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A 31-year-old man, Brian Edmund Brown, has been charged after allegedly punching a security guard in the head, causing his death, at a pub in Sutherland.

The police allege that Brown punched security guard, 30-year-old Mousa Al-Zaher, in the head after Brown was asked to leave the Royal Hotel in Sutherland, following an altercation.

Emergency services were called to the licenced premises on East Parade at about 2am on Sunday, 25 February 2024.

Officers from the Sutherland Shire Police Area Command attended the scene and found Al-Zaher unconscious outside the hotel.

Police officers performed CPR on him, before he was treated by NSW Ambulance paramedics.

However, Al-Zaher died at the scene.

Following enquiries and a crime scene being established, Brown was arrested and taken to Sutherland Police Station.

He has been charged with assault occasioning death. He appeared before Sutherland Local Court on 26 February 2024, where he did not apply for bail.

The matter will return to Court in April.

Al-Zaher was from Saudi Arabia and had only recently commenced working at security firm ‘Dalton Solutions’ which was contracted to work the door at the Royal Hotel.

Brown has been charged under New South Wales’ ‘coward punch’ laws (otherwise colloquially referred to as a sucker punch, king hit or cheap shot).

These acts generally involve an unexpected punch, usually to the head or neck of the victim.

They are considered incredibly dangerous as the blow, often delivered without warning, may knock the victim unconscious, which creates great risk of further head trauma if they fall and hit the ground.

Coward Punch Laws in New South Wales

Where a coward punch causes death, this act is criminalised under section 25A of the Crimes Act 1900 (NSW).  The prosecution is required to prove, beyond reasonable doubt, that:

  1. The accused assaulted another person with any part of their body or with an object held by them,
  2. The accused did so intentionally,
  3. The accused was not authorised to do this, and had no excuse by law, and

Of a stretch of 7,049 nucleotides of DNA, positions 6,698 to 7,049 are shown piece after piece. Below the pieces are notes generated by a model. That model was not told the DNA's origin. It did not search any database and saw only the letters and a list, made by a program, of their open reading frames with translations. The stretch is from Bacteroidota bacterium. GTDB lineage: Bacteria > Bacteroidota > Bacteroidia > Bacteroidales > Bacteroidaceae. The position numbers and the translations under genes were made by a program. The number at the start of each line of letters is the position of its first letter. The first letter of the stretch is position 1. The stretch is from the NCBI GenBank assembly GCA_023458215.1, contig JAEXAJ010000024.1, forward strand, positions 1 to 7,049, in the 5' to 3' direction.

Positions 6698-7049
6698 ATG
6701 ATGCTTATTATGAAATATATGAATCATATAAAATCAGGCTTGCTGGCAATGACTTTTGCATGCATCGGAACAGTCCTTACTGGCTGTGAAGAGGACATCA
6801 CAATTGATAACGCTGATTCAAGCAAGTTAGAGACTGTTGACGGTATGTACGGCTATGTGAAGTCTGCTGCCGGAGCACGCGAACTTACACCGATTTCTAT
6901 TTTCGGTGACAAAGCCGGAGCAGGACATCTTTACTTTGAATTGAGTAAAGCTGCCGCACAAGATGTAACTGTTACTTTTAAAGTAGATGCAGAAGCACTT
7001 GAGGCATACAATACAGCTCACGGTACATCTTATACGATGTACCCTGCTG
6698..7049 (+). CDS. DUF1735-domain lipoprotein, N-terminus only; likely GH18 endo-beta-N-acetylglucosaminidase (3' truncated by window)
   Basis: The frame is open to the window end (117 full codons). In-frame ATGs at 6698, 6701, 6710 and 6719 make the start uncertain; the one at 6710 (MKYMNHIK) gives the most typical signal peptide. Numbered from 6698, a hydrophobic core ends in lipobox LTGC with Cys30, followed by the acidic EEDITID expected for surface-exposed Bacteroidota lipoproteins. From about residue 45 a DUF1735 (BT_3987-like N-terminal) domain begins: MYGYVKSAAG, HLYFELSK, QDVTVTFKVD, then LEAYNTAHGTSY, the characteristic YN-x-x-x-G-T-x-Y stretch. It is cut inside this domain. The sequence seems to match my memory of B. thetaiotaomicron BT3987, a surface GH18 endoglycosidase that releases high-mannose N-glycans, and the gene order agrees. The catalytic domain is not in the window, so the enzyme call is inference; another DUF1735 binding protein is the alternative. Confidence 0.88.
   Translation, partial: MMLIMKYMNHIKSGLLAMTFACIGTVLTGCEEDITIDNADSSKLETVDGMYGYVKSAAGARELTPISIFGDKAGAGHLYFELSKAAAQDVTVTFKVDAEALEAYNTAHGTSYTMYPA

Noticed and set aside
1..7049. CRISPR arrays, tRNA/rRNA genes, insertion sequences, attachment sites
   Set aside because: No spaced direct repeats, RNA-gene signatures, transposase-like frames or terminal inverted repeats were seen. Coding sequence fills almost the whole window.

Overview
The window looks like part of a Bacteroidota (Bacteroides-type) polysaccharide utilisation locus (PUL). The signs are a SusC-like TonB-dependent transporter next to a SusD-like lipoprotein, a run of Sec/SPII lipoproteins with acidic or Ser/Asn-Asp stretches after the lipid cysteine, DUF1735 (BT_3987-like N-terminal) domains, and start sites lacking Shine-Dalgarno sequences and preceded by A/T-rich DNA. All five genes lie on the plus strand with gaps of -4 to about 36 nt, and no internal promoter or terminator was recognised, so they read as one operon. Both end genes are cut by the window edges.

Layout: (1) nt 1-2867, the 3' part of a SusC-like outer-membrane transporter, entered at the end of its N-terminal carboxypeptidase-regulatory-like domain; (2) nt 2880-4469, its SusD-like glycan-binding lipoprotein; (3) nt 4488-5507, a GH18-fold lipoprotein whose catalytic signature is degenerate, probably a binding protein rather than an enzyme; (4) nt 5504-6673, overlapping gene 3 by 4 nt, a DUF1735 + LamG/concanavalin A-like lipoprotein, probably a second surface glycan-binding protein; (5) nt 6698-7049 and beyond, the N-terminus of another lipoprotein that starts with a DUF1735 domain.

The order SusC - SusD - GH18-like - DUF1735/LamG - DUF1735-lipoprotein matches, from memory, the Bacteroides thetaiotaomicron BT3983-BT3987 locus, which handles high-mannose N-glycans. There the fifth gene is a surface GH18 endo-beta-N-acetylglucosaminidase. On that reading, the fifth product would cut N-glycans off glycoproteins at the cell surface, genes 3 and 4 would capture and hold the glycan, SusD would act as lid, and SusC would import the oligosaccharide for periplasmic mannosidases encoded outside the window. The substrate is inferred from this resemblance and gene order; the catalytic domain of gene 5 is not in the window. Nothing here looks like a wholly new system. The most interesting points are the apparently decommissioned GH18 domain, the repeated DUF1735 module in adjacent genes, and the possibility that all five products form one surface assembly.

4. The assault caused the death of the other person.

An assault will be deemed to cause the death of a person whether the person is killed as a result of the injuries received directly from the assault or from hitting the ground or an object, as a consequence of the assault.

It is not necessary for the prosecution to prove that the death was reasonably foreseeable. This means that they are not required to prove that the accused reasonably expected their conduct to cause death.

A maximum penalty of 20 years imprisonment is applicable.

However, the offence will be considered ‘aggravated’ where the accused is of or above the age of 18 years and commits the offence whilst intoxicated (i.e., by alcohol or illicit drugs).

A person will be presumed to be intoxicated by alcohol if the prosecution proves that there was 0.15 grams or more of alcohol present in the accused’s breath or blood (210 litres of breath or 100 millilitres of blood).

Furthermore, evidence may be given of the presence and concentration of any alcohol, drug or other substance in the accused’s breath, blood, or urine at the time of the alleged offence as determined by analysis lawfully carried out.

In this case, a maximum penalty of 25 years imprisonment is applicable.

It is a defence under the aggravated form of the offence if the intoxication of the accused was not self-induced (i.e., they were spiked), or the accused had a significant cognitive impairment at the time the offence was alleged to have been committed.

‘Cognitive impairment’ includes an intellectual disability, a developmental disorder (including an autistic spectrum disorder), a neurological disorder, dementia, a mental illness, or a brain injury.

If you are found guilty of assault causing death when intoxicated, the court is required to impose a sentence of imprisonment of not less than 8 years. Any non-parole period for the sentence is required to be at least 8 years.

This is referred to as a ‘mandatory minimum sentence’ which is prescribed under section 25B.

The Court is not authorised to impose a lesser sentence or non-parole period.

A non-parole period is the minimum period which an offender will be required to serve in gaol before being eligible to be released into the community on parole.

If you are charged with murder or manslaughter and the jury is not satisfied that the offence is proven, the Court can acquit you of murder or manslaughter yet find you guilty of an offence under section 25A, if the jury is satisfied that the evidence proves this.

AUTHOR Poppy Morandin

Poppy Morandin is the managing law clerk and an integral part of the team of criminal lawyers at Criminal Defence Lawyers Australia . She's also a part of CDLA's content article production team. Poppy is passionate about law reform and criminal justice.

View all posts by Poppy Morandin